I know this will be mommy blasphemy to some—but being a mom was NEVER my end-all goal in life. Neither was marriage. I’ve always wanted more than just a home with a white picket fence, children running around in the yard, and me cooking meals inside for my family.
I wanted my full spiritual inheritance and destiny.
For one thing—I HATE cooking. I think I could have actually excelled at it if I’d been willing to put forth the effort. When I was younger, I didn’t have the energy or time. And now that I’m older—I just don’t care. The cooking responsibility somehow shuffled to my husband during my four back-to-back pregnancies, nausea, and nursing. And by the time I was finished being a baby factory—my earlier desire to be Susie Homemaker was completely gone.
Don’t get me wrong; I still liked the idea of a beautifully-decorated, up-kept home and a mom that made homemade meals—but I just wanted other things MORE. I knew I couldn’t do everything perfectly if I wanted to reach other goals. After having four children, I recognized the need to be more strategic with my time if I wanted to run and finish my entire life’s race well.
I felt this pent-up fire to pursue the other areas of my spiritual calling in addition to motherhood. I realized it didn’t have to be an either/or proposition. I COULD do both.
When I was first a new mommy, I read books about the importance and mission of motherhood—all of which I completely agreed with and endorsed. But even though I understood the importance of my mothering stewardship, I knew I would one day stand before the throne and be accountable for more than just my parenting mentorship and wifehood.
God had entrusted me with other gifts and abilities.
But like what happens to so many new mommies, I got sucked into the all-consuming mommy black hole. I shelved so much of what mattered to me during those early mommy years. I sacrificed myself willingly in favor of meeting everyone else’s needs. It happened slowly at first out of sheer baby necessity. But after many years of repeating this behavior, I realized it had become an unhealthy dying to self. I had given myself no nurturing; no soul-care time to grow, thrive, and develop.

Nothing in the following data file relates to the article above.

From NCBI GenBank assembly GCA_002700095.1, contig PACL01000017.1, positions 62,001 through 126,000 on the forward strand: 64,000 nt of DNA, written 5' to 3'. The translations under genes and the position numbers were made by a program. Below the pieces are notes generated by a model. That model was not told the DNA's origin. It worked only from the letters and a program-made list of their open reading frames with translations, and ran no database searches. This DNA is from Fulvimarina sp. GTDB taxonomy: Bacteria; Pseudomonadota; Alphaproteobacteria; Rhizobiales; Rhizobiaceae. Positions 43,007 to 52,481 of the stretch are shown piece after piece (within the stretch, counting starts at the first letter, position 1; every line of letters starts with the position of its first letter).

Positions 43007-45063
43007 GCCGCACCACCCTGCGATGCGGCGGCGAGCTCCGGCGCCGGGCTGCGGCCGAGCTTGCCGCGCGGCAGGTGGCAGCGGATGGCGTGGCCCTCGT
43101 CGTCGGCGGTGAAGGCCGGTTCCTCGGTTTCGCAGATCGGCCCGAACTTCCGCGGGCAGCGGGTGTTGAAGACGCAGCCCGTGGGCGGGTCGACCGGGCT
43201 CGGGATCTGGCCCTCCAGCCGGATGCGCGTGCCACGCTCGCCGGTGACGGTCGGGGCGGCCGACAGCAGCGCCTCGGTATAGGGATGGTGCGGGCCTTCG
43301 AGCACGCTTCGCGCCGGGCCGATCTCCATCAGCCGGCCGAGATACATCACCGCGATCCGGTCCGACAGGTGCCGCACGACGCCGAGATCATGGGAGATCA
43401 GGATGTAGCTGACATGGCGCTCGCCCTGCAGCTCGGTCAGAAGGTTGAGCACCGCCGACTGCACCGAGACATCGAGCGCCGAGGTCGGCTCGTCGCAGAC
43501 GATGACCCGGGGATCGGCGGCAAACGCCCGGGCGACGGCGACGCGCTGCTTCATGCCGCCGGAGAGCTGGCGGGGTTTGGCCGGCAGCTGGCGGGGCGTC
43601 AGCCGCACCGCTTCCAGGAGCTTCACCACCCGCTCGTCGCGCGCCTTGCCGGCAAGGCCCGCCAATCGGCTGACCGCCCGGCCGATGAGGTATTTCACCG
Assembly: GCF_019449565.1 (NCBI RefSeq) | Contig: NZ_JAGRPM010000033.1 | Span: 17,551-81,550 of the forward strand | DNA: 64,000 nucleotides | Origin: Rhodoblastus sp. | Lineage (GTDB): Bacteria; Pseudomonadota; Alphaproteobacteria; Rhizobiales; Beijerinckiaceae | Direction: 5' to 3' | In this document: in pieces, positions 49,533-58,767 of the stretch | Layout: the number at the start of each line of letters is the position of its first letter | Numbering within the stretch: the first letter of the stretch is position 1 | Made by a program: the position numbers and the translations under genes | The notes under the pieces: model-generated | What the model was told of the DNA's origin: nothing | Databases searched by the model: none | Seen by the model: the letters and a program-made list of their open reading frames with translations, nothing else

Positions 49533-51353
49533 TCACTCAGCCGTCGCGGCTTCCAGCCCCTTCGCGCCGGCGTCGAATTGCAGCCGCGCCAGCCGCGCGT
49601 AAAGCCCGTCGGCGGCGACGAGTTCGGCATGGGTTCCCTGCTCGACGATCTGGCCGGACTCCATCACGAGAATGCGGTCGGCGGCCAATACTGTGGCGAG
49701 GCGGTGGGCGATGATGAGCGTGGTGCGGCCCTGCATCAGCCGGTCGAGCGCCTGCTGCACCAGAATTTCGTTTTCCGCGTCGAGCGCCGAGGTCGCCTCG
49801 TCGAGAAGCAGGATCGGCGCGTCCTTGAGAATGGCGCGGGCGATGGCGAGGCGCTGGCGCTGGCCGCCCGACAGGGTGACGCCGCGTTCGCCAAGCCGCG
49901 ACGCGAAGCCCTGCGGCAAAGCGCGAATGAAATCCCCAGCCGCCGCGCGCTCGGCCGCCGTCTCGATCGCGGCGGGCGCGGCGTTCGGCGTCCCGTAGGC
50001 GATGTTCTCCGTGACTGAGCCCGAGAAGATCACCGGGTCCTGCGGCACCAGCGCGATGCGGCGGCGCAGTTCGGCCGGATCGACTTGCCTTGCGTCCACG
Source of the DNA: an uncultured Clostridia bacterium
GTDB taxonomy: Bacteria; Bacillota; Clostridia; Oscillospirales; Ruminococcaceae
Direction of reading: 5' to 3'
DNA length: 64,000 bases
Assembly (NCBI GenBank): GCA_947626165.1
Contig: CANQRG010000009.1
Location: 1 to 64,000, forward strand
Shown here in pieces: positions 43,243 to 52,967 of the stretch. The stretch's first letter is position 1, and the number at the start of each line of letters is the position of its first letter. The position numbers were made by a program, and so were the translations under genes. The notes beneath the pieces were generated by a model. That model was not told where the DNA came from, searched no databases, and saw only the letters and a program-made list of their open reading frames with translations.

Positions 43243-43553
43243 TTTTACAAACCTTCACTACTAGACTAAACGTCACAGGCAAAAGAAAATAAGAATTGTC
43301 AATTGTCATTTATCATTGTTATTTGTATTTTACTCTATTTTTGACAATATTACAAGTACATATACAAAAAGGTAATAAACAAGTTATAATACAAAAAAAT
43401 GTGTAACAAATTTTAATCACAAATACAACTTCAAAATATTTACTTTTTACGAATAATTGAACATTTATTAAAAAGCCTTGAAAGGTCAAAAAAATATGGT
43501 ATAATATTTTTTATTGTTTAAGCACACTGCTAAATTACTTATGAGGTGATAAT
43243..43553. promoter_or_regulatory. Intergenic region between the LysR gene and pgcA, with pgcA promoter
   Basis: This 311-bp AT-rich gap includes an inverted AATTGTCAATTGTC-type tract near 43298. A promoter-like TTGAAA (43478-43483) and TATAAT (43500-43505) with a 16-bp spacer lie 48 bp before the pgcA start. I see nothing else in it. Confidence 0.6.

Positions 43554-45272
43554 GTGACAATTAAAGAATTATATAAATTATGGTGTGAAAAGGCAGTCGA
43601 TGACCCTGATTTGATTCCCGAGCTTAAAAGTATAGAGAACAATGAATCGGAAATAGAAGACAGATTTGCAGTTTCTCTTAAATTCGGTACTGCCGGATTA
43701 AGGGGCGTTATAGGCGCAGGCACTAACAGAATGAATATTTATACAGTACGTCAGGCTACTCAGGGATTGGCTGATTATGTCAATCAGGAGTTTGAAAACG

I had inadvertently buried and was ignoring the other gifts that God had placed inside of me. I was being like the steward in the parable of the talents that buried what he had been entrusted with—rather than investing it for the good of his master.
To whom much is given, much is required; and the gifts and callings of God in a person’s life are irrevocable—they don’t ever go away.
As for me, these irrevocable talents became like spiritual irritants in my life—lying just beneath the surface and scratching me for years. Reminding me of their presence. I was like the princess and the pea. No matter how much I tried to ignore them throughout the busy mommy years—I could still feel them.
My spiritual DNA was crying out to be noticed and fulfilled.
I finally listened. I finally took the time to stir up and attend to the other gifts and callings that God had placed in me long ago: Writing. Ministry. Community. Prophetic Outreach. I moved past my fearful arguments of inability and agreed to partner with God’s other deposits in my life.
It hasn’t been easy but it’s totally been worth it. It has taken a lot of work and creative re-shuffling of responsibilities to accomplish. And my consistency with taking small, daily steps has paid off and brought new areas of growth into my life.
It has also been an interesting process. My perfectionistic tendencies have had to die—I can no longer be all things to all people. I have to say no to a lot of opportunities and I have to make sacrifices. Those sacrifices usually include a house that looks like a kid fraternity party when I take time to write. I also miss out on family time when I attend classes or outreaches, and I’m behind on laundry ALL the time.
But when I stand before the throne one day—I want to hear my Father say:
“Well done, my good and faithful servant. You have been faithful in handling this small amount, so now I will give you many more responsibilities. Let’s celebrate together!” (Matthew 25:21)
From one heavenly steward to another,